osu! is a music-rhythm game from Ppy Pty Ltd and was originally released on the PC on the 16th September 2007 and was later released on mobile devices. osu! is one of, if not the most popular free to play music-rhythm game on the market and continues to grow each and every day in terms of its player-base. While Ppy are known only for this game, they’ve been a consistent developer in its space and have constantly worked to improve the overall title.
You can download osu! by clicking the Download button at the end of the review. The game offers also downloadable bitmaps and skins.
With osu! being a solely music-rhythm game, there is absolutely no story to speak of whatsoever, but it does have the benefit of a nearly endless selection of tracks. Just like any good music-rhythm game, the player needs the option to pick whatever song they like and play it to their heart’s content. When it comes to osu! that is exactly the case, as players from all around the world are given the tools to create beatmaps for players to use and jam out to their favorite song.
The general gameplay loop for osu! is designed to be deceptively simple. All the player has to do is drag their mouse onto one of the circles – which represent a beat in the song – and then click it when the outline around it encloses perfectly to get the optimal score and to successfully play along to the song properly. While the idea of clicking these circles in time to the song is incredibly simple to grasp; perfecting it, on the other hand, is another matter. With each beatmap (many of them in anime style), the skill required can be incredibly varied from ridiculously easy to practically impossible. osu! is designed to test the player’s hand-eye coordination, along with their sense of rhythm to optimize their score.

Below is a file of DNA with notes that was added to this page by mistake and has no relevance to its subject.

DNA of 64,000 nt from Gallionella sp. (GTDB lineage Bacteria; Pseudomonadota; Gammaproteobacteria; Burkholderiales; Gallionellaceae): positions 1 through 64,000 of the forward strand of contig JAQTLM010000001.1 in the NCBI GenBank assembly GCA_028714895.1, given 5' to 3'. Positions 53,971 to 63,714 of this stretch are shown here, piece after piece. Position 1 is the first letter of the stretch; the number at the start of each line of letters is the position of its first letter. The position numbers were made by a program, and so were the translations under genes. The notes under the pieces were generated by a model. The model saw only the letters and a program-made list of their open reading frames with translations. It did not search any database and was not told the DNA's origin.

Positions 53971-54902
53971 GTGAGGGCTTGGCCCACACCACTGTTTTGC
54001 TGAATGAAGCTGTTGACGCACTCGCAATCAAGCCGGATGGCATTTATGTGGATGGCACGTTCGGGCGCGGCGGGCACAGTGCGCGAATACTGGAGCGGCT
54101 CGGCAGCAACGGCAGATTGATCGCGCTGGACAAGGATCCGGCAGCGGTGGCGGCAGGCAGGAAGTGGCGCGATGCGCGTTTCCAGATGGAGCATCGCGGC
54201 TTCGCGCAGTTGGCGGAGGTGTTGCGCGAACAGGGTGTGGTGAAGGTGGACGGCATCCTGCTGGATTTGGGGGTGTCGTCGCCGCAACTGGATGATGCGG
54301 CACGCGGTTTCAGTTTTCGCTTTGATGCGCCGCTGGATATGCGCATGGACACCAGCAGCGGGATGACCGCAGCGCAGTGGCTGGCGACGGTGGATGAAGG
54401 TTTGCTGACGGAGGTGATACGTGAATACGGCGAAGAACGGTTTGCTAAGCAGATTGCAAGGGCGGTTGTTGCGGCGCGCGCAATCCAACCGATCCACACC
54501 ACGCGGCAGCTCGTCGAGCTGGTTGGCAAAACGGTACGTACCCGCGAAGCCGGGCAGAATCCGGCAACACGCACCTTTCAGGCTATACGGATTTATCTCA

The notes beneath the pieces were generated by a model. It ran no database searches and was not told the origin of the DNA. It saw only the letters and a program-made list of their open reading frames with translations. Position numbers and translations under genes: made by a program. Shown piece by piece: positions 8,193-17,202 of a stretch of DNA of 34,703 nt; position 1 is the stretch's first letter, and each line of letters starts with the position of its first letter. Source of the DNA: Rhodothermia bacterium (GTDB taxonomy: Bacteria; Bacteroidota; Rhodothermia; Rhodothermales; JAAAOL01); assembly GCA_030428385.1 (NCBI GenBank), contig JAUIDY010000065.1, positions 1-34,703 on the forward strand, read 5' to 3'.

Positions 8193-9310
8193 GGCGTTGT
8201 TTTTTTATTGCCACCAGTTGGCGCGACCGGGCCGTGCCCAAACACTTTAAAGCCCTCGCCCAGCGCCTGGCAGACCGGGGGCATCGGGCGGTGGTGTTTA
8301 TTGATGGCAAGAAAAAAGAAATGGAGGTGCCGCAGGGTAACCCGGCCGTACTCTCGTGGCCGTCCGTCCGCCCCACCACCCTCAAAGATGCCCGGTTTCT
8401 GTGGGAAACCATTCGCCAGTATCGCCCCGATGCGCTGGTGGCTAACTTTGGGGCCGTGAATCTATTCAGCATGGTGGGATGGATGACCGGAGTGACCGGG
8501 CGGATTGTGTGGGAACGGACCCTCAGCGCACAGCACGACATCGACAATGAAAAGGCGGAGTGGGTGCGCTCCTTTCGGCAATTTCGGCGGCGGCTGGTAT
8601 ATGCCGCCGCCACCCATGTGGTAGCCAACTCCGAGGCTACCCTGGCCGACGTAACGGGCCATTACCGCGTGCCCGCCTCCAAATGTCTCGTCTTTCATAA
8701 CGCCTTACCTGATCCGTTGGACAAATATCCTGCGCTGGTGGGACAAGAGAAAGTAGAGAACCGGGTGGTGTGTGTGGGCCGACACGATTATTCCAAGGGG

To keep player’s coming back over and over again on a song is the use of the score meter. How it works is simple: every successful circle you hit increases the multiplier, similar to how it works in Guitar Hero. As soon as the player misses one of those circles or mistimes it completely, the multiplier gets reset to 0 and must start over again. By the end of the song, the player is then given an overall score, along with their marks on how well they did, coercing them into another go to try and improve. These leaderboards aren’t only local, however, and can be sorted between regional and global to see just who the best of the best really is.
When it comes to the gameplay style, osu! isn’t really like any other game, but the easiest comparison to make would be other easy to learn, hard to master titles, such as Rockband or Guitar Hero. Both of these games use many of the same mechanics and gameplay loops; just with plastic guitars instead of a mouse and keyboard.
For fans of the music-rhythm genre, osu! is a great title to pick up, as it basically gives the player an excuse to listen to some of their favorite songs, all while experiencing the satisfaction of playing along. Before too long, the advent of improvement takes over and the player becomes hooked, similar to how Guitar Hero pulled that off when it first came out.